If you love the idea of winter sports—think skiing, sledding/tubing, ice skating—but wonder if your bleeding disorder means you’re consigned to the indoors for the season, hold on: Your enjoyment of the winter wonderland doesn’t have to be limited to watching from the window.
Physical therapists Angela Forsyth, PT, DPT, and Alice Anderson, PT, DPT, PCS, co-authors of the National Hemophilia Foundation’s (NHF’s) Playing It Safe: Bleeding Disorders, Sports and Exercise guide, say that the best advice is to check with your treatment team before you engage in any winter sports. Don’t automatically assume a sport isn’t for you, notes Forsyth: “Your treatment team can help you come up with a strategy before you try a sport and find commonsense ways to make it safer, such as wearing the proper equipment.”
No matter what outdoor winter activity you engage in, some general safety advice applies. Be sure those who are with you (or staff at a facility) know what to do in case of an accident or injury. If there’s any risk of collision, wear a helmet. Also, check the weather report, and dress appropriately for the elements.
Before you grab your sled, skis or skates, make sure you’re prepared.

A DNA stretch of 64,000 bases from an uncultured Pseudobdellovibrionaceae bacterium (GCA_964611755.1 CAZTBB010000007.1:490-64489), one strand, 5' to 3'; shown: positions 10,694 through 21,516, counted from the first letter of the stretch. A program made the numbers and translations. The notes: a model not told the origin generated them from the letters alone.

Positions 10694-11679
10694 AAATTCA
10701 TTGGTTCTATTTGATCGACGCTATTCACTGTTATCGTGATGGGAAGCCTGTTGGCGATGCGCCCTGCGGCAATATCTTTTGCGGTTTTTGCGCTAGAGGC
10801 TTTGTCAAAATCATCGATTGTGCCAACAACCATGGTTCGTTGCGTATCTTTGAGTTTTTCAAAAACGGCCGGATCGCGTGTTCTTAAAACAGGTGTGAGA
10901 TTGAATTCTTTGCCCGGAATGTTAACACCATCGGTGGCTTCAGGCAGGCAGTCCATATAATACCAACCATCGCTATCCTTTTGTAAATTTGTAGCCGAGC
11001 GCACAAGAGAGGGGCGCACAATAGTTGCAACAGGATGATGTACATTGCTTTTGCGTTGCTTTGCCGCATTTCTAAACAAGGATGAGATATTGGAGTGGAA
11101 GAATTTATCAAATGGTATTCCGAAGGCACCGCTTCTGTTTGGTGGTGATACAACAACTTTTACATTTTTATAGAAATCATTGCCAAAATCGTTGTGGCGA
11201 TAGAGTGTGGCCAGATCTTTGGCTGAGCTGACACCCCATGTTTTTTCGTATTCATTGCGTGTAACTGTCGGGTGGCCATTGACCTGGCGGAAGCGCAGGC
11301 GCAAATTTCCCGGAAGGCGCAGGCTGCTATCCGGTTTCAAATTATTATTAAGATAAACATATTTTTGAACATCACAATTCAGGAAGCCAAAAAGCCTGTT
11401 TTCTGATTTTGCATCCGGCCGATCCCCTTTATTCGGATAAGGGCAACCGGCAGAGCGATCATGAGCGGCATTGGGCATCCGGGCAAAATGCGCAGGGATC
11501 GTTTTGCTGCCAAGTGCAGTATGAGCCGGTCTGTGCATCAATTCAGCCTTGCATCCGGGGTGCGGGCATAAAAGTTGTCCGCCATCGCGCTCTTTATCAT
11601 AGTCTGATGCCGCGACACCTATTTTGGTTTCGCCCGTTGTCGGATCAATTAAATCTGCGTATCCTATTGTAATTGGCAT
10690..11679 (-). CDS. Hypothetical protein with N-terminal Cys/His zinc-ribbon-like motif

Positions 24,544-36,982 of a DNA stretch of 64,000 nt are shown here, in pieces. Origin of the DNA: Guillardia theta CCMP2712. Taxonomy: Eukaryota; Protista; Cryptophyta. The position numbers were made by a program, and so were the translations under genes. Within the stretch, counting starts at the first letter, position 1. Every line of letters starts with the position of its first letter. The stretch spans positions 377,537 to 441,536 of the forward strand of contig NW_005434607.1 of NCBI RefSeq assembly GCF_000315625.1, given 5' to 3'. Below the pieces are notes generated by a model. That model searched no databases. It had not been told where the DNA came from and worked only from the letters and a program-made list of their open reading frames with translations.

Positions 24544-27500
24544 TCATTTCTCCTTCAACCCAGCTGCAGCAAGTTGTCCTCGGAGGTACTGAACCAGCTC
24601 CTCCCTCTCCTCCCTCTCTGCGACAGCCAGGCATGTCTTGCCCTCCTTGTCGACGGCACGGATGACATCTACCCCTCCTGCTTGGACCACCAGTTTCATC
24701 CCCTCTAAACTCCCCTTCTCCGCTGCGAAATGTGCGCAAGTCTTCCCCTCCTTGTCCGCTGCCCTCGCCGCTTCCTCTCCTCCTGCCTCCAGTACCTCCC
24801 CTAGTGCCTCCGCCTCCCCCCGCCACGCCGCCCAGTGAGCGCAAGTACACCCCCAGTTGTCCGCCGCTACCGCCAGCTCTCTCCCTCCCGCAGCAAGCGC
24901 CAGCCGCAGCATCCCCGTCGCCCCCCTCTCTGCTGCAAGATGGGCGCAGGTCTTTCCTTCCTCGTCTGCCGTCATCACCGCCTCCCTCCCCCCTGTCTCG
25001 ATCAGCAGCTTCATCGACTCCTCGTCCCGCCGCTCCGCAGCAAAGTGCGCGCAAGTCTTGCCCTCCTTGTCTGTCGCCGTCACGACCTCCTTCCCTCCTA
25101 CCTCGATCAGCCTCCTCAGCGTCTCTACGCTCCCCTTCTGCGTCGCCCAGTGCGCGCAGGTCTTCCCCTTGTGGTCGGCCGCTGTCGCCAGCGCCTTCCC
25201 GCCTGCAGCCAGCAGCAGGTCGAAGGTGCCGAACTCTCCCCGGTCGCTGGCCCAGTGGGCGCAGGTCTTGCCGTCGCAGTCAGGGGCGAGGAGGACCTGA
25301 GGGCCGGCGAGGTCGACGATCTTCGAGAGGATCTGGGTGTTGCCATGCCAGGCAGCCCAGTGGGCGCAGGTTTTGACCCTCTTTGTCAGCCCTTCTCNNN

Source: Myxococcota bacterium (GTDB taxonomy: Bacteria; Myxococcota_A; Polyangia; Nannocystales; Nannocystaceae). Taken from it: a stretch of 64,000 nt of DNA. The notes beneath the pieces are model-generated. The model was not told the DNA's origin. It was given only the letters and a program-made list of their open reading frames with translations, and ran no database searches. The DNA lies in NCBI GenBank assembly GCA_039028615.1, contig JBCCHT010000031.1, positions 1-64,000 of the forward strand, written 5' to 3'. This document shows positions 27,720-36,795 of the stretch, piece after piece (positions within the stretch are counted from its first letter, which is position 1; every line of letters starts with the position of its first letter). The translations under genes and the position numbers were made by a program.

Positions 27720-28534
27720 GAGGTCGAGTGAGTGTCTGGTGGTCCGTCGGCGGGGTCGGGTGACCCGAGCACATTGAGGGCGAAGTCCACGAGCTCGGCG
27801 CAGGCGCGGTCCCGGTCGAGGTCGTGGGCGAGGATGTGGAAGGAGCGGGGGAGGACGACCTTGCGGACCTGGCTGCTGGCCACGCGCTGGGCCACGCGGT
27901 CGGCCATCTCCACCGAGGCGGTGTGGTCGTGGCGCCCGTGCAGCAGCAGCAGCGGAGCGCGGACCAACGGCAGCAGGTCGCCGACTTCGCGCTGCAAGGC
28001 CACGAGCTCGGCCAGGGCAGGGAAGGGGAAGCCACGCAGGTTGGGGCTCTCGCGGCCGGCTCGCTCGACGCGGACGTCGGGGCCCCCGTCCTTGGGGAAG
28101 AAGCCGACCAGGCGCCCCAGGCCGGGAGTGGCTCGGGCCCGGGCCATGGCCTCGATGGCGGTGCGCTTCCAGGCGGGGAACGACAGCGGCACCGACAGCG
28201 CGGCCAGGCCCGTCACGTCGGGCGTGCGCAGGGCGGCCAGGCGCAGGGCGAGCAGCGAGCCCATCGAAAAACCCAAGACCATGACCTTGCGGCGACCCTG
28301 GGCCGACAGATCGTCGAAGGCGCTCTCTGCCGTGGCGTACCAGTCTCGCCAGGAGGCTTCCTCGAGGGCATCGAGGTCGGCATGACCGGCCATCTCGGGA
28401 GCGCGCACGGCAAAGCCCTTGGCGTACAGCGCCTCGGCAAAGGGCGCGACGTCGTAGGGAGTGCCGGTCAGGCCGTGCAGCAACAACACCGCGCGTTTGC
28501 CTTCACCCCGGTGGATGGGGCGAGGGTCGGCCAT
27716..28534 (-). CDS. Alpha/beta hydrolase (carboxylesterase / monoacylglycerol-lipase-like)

These can be gentle family fun—or turn into high-velocity downhill activities, with the potential for collision and injury.
• Ask your treatment team if you should adjust your prophylaxis or infusion regime before jumping in.
• Choose a commercial course rather than a local hill. Why? “You’re probably safer on an organized slope where there are safety provisions in place, over the free-for-all that a hill near your home might be,” says Forsyth. Emergency personnel can more quickly be summoned on a commercial course.
• Avoid the activity if the terrain is particularly icy or has too many obstacles, like trees or excessive crowds.
Skiing carries the risk of collision and falls, and it can be tough on joints, so approach it smartly.
• Get in fighting shape first. Ask a physical therapist to work with you on strengthening the muscles that support your knees and ankles.
• Keep in mind your history of joint issues. People who have already had knee bleeds, which make the joint weaker, are at more risk of another, says Anderson.
• Assess your balance and proprioception, which is the sense we have of where our limbs and joints are without having to look. People with bleeding disorders may have trouble with that, leaving them more vulnerable to injury.
Lacing up and gliding along can be great fun; just take proper precautions first.
• Make sure your skates fit properly. Skating can be tough on the ankles, so the first step is well-fitting skates that won’t put pressure on your joints.
• See a physical therapist first. A PT can work with you on strengthening as well as range-of-motion exercises for the ankle joint.
• Go skating at less crowded times to reduce the risk of colliding with other skaters.